The New Requirement
The federal Deficit Reduction Act requires that all individuals declaring to be U.S. citizens provide documentation of their citizenship and identity at the time of initial application or annual eligibility review (“re-determination”). This new requirement applies to all Medical Care Programs including, but not limited to, Medical Assistance, Maryland Children’s Health Program, Primary Adult Care, HealthChoice, Employed Individuals with Disabilities Program, Women’s Breast and Cervical Cancer Program, and all waiver programs. Individuals receiving SSI and Medicare are excluded from this requirement.
The Department of Health and Human Services, Centers for Medicare and Medicaid Services, released guidelines to states on June 9, 2006, and published the final interim rules in the Federal Register on July 12, 2006. That federal directive now indicates that states must begin collecting documentation of citizenship and identity as explained below. The guidelines can be viewed at:
The Maryland Department of Health and Mental Hygiene advises individuals who are currently enrolled or who are planning to apply to begin collecting the required documents now.
Who is affected?
Most new applicants for Medical Care Programs will be required to produce documentation of their citizenship and identity beginning September 1, 2006.
Most current recipients will have to show documentation at their annual re-determination, starting with annual reviews that will begin on or after September 1, 2006.
Who will not be affected?
SSI and Medicare Recipients do not need to supply additional proof of citizenship and identity, and they will continue to complete the applications and redetermination process as they did before July 1, 2006.
Refugees, asylees and other qualified aliens will continue to provide documentation of their status in the same way after July 1, 2006 as they did prior to that date.
No documents are required for:
Newborns whose mother was enrolled in MA or MCHP for the date of birth;
Newborns whose mother files an application and is determined eligible for emergency Medicaid (X02) for the delivery;
Pregnant women who are determined presumptively eligible;
Supplemental Security Income (SSI) recipients;
Individuals who are eligible for Medicare; and
Refugees, asylees and other qualified aliens.
The new law does not affect the process by which illegal or non-qualified aliens currently receive emergency-only Medicaid benefits.
How will information be made available?
DHMH will provide training for all Local Health Departments and Local Departments of Social Services prior to September 1, 2006.
DHMH will hold Town Hall Meetings to get input from all interested parties and discuss how to implement the new requirements.
DHMH will attempt to secure acceptable documentation for individuals whenever possible.
Eligibility caseworkers will tell individuals if and when documents must be provided.
DHMH will send reminder notices to all current recipients, beginning with those who have an annual re-determination date of September 1 – September 31. The reminder notice will inform the recipient whether or not proof of their citizenship and identity are required.
Which documents are acceptable proofs?
Documents must only be provided once. If the required documents are already in the case record, they will not have to be produced.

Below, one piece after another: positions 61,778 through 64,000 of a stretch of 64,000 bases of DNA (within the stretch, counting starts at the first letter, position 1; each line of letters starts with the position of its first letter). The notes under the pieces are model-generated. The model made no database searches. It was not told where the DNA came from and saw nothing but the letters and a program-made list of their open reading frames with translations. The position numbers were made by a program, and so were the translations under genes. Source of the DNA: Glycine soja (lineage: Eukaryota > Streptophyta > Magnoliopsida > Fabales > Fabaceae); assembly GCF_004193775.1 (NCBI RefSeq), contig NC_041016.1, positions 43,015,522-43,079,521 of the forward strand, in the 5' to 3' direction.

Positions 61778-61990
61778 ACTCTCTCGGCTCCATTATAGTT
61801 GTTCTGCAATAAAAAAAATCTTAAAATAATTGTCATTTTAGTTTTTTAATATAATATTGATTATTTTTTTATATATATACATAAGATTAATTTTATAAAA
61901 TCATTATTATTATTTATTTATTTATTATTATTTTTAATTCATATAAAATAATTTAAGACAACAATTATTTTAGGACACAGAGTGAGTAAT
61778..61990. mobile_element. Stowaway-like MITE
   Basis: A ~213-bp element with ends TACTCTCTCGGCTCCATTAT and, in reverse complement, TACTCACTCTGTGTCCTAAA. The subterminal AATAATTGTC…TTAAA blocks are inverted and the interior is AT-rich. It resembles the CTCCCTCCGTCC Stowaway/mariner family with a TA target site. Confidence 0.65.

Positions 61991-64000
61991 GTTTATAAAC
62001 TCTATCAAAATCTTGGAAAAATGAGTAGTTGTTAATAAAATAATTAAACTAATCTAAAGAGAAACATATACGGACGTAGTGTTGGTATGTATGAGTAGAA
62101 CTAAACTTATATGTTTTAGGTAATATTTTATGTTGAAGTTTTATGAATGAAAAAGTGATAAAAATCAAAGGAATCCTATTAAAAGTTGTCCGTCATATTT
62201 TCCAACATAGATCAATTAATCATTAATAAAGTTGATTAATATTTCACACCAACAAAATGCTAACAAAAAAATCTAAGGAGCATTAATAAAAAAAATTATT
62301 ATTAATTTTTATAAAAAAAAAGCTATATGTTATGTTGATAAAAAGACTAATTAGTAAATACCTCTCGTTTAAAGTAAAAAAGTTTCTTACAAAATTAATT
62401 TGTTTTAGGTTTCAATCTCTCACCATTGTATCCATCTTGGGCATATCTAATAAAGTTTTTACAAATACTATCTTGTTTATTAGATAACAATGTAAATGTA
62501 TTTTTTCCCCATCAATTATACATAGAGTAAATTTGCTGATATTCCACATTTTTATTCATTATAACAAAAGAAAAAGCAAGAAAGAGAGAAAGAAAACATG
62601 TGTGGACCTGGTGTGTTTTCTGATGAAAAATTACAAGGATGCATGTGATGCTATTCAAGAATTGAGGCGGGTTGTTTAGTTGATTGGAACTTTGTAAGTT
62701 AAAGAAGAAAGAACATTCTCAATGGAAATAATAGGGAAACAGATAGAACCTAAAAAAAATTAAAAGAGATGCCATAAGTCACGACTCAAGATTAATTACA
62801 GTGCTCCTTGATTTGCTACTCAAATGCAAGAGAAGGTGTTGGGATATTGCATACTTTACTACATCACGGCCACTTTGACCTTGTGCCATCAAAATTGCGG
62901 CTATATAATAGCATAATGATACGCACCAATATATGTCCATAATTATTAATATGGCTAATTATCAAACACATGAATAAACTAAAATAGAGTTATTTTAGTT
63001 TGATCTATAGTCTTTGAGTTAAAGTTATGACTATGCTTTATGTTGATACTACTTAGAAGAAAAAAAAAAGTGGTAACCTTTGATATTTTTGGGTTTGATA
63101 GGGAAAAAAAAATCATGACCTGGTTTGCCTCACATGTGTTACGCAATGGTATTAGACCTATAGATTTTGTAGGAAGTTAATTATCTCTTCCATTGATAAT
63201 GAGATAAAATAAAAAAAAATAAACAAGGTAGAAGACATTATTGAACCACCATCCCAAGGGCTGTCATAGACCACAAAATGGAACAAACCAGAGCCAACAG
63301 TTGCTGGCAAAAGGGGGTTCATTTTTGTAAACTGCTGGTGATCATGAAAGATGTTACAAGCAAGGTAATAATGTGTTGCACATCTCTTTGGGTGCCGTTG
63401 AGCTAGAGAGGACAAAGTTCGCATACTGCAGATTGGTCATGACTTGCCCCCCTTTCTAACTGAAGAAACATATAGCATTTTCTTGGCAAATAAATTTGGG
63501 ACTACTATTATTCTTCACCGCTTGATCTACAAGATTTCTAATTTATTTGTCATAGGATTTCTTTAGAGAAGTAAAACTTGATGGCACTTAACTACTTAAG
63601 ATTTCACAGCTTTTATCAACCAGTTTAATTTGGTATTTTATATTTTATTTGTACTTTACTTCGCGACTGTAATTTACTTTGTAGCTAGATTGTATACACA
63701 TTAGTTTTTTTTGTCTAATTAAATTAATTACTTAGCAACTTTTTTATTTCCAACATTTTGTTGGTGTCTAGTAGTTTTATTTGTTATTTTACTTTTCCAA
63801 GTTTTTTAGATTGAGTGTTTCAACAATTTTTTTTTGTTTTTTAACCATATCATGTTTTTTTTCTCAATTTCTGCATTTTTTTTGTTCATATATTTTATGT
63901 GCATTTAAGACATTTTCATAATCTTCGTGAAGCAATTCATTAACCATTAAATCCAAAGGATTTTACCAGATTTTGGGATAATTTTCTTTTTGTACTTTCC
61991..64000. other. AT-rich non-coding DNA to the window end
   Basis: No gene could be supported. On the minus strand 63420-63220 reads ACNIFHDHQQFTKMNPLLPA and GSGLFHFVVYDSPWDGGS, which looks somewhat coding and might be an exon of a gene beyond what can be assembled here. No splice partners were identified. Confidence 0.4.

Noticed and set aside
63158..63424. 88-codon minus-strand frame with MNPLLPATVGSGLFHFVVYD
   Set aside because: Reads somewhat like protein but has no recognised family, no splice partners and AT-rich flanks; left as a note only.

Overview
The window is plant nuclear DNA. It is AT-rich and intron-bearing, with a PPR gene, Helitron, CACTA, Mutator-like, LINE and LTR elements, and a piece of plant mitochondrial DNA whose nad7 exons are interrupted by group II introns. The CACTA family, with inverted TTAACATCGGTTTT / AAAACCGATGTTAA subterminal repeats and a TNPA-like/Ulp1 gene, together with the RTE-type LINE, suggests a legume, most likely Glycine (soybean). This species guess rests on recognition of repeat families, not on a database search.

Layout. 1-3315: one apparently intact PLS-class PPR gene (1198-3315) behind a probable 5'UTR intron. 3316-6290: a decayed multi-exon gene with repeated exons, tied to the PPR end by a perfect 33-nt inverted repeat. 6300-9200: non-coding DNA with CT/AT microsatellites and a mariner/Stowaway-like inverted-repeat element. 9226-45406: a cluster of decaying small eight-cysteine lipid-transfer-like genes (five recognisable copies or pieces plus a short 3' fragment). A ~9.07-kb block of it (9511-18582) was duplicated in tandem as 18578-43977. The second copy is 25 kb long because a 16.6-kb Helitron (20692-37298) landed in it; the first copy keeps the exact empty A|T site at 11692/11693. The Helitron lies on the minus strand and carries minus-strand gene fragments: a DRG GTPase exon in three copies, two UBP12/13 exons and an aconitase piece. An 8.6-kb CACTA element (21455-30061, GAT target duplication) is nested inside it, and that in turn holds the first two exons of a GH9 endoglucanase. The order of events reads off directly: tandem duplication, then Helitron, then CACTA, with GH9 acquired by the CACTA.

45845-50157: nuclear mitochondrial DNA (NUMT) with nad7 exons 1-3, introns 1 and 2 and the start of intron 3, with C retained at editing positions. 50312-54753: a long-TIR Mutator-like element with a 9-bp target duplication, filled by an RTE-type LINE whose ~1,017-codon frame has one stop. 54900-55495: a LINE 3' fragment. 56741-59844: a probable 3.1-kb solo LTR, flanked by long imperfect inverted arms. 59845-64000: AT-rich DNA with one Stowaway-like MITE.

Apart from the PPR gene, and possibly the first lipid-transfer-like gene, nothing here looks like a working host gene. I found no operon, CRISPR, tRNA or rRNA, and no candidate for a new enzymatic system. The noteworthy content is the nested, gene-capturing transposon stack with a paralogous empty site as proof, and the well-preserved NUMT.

One of the following documents may be used to prove both citizenship and identity:
U.S. Passport (current or expired);
Certificate of Naturalization (N-550 or N-570); or
Certificate of Citizenship (N-560 or N-561).
Individuals born outside the U.S., who were not a U.S. citizen at birth, must present one of those three documents. Other individuals may use one of the following documents to prove citizenship (a second document to prove identity will also be required).
Proof of Citizenship
U.S. Birth Certificate;
Record for child under the age of 16 created near the date of birth and showing U.S. place of birth: record on hospital letterhead or other medical record, except immunization record;
Record showing U.S. place of birth, if created at least 5 years before the individual’s first application. Record on hospital letterhead, medical record of the birth, institutional admission papers, signed statement by physician or midwife who attended the birth, Vital Statistics notice of birth registration, insurance record;
Final adoption decree for child born in U.S.;
Certificate of citizen born abroad (DS-1350, FS-240, FS-545);
Military service record showing U.S. place of birth;
Evidence of U.S. civil service employment before 6/1/76;
Federal or state census record for 1900-1950 showing U.S. citizenship or U.S. place of birth;
ID card for naturalized citizen living in Mexico or Canada (I-179 or I-197); or
Two written and signed statements by U.S. citizens who have personal knowledge of the individual’s citizenship and why documentation is not available. At least one of those affidavits must be signed by someone who is not related to the applicant or recipient. Both signors must prove their own U.S. citizenship and identity. A third affidavit must be signed by the individual, parent, guardian, etc. explaining why the other types of documentation are not available.
One of the following documents may be used to verify identity:
Proof of Identity
Photo driver’s license or MVA ID card;
Photo school ID card;
Photo federal, state, or local government ID card;
U.S. military card or draft record;
Military dependent’s ID card; or
For children under 16, a school record, nursery or day care record, or written statement signed by parent or guardian (if a written statement was not used as documentation of citizenship).